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Semiannual Report to Congress

April 1, 2003–September 30, 2003
Office of the Inspector General


This year marks the 25th Anniversary of the Inspector General Act (IG Act). This legislation established in many Cabinet agencies Inspectors General who are responsible for detecting and deterring waste, fraud, and abuse, and promoting economy and efficiency. In 1988, the IG Act was amended to establish an Inspector General (IG) in the Department of Justice (Department), and the Department's Office of the Inspector General (OIG) began operation in April 1989.

Since its creation, the Department's OIG has consistently demonstrated its value in providing independent oversight of Department programs and personnel. During the past 14 years, the OIG has conducted hundreds of audits, evaluations, investigations, and special reviews that have helped improve the operation of the Department. During this time, our work has earned widespread recognition from within the Department, from Congress, and from the public. This success is attributable to the hard work and dedication of OIG employees throughout the years.

Our office's record of accomplishment has continued in recent years. We have aggressively and systematically undertaken additional responsibilities given to us by the Attorney General and by Congress, including expansion in 2001 of our authority to investigate allegations of misconduct in the Federal Bureau of Investigation (FBI) and the Drug Enforcement Administration (DEA) and added responsibilities under the USA PATRIOT Act (Patriot Act).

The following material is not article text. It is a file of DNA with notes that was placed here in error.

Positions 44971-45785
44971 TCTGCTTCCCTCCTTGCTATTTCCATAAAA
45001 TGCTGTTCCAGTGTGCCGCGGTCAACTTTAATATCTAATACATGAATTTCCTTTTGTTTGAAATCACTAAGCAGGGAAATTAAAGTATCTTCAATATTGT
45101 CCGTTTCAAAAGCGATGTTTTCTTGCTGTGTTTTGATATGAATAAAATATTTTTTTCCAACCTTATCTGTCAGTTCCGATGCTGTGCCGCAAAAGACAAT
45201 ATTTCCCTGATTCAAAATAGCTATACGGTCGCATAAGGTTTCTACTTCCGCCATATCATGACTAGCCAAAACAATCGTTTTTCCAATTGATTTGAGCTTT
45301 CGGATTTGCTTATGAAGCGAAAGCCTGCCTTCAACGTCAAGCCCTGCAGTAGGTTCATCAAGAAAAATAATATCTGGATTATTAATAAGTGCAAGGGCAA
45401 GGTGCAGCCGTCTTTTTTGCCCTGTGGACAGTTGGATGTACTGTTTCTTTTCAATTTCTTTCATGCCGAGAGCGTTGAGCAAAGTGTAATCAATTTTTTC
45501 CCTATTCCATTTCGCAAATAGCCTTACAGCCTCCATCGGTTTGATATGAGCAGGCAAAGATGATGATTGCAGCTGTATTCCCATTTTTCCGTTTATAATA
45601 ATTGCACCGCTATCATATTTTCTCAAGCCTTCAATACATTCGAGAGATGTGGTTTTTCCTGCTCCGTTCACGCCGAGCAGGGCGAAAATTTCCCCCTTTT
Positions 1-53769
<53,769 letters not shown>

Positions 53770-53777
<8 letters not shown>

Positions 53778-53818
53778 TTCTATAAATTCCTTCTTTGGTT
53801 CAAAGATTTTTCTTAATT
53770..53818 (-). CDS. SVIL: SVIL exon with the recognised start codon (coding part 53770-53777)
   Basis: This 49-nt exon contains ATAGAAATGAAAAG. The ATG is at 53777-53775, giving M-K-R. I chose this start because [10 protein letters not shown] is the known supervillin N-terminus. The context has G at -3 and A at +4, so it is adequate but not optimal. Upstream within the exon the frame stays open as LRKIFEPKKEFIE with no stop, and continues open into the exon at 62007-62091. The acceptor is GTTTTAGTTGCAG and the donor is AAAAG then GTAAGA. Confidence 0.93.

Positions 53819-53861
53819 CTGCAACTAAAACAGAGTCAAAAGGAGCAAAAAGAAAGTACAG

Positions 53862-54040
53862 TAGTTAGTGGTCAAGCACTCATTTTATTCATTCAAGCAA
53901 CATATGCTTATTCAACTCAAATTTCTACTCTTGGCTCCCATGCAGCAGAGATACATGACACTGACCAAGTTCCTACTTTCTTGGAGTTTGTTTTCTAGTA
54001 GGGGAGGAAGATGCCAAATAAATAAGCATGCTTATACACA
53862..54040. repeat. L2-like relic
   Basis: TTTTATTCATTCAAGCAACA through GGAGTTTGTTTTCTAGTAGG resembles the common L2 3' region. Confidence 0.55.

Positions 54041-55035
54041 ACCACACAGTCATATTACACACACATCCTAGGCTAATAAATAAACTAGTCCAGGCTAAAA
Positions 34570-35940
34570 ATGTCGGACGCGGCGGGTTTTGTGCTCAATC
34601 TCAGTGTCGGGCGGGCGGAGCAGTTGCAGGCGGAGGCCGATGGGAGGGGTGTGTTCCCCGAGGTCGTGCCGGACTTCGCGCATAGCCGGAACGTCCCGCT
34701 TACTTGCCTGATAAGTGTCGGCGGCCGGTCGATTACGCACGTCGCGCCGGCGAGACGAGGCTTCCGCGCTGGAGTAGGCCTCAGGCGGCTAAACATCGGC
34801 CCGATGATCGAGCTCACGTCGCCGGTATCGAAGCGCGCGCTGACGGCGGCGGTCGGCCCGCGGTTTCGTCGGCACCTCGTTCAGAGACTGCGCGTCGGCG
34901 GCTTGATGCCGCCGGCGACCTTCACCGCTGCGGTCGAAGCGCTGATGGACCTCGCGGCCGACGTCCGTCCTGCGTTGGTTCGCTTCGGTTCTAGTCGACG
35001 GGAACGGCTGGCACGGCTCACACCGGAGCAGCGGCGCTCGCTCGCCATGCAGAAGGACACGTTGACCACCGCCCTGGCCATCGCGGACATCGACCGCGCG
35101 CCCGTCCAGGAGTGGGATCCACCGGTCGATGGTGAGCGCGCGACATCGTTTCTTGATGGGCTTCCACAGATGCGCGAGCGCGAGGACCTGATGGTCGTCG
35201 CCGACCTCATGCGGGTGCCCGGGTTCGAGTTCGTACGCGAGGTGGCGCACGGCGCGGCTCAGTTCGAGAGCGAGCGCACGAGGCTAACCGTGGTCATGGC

As reflected in this semiannual report, we continue to investigate serious allegations of misconduct in the FBI and DEA as well as complaints of civil rights and civil liberties abuses. Our audits and evaluations include comprehensive reviews of Department financial statements, computer security, information technology acquisitions, grants and contracts, and a variety of other Department programs.

Two special reviews completed this reporting period deserve special mention. In June 2003, we released a review of the treatment of aliens held on immigration charges in connection with the September 11 terrorist attacks. In August 2003, we completed a review of the FBI's performance in detecting, deterring, and investigating the espionage of FBI agent Robert Hanssen. Both reports were comprehensive assessments of sensitive issues, and both provided numerous recommendations for improvement. In response to both, the Department and the FBI agreed to take action to address our recommendations.

I am gratified by the support we are receiving for our work, both from the Attorney General and from Congress. The Attorney General regularly expresses his understanding of the role we play in helping improve the Department, and Congress has expressed confidence in us by providing additional responsibilities and resources. We appreciate this support and look forward to continuing to meet our critical responsibilities in the years ahead.

Glenn Fine's signature
Glenn A. Fine
Inspector General
October 31, 2003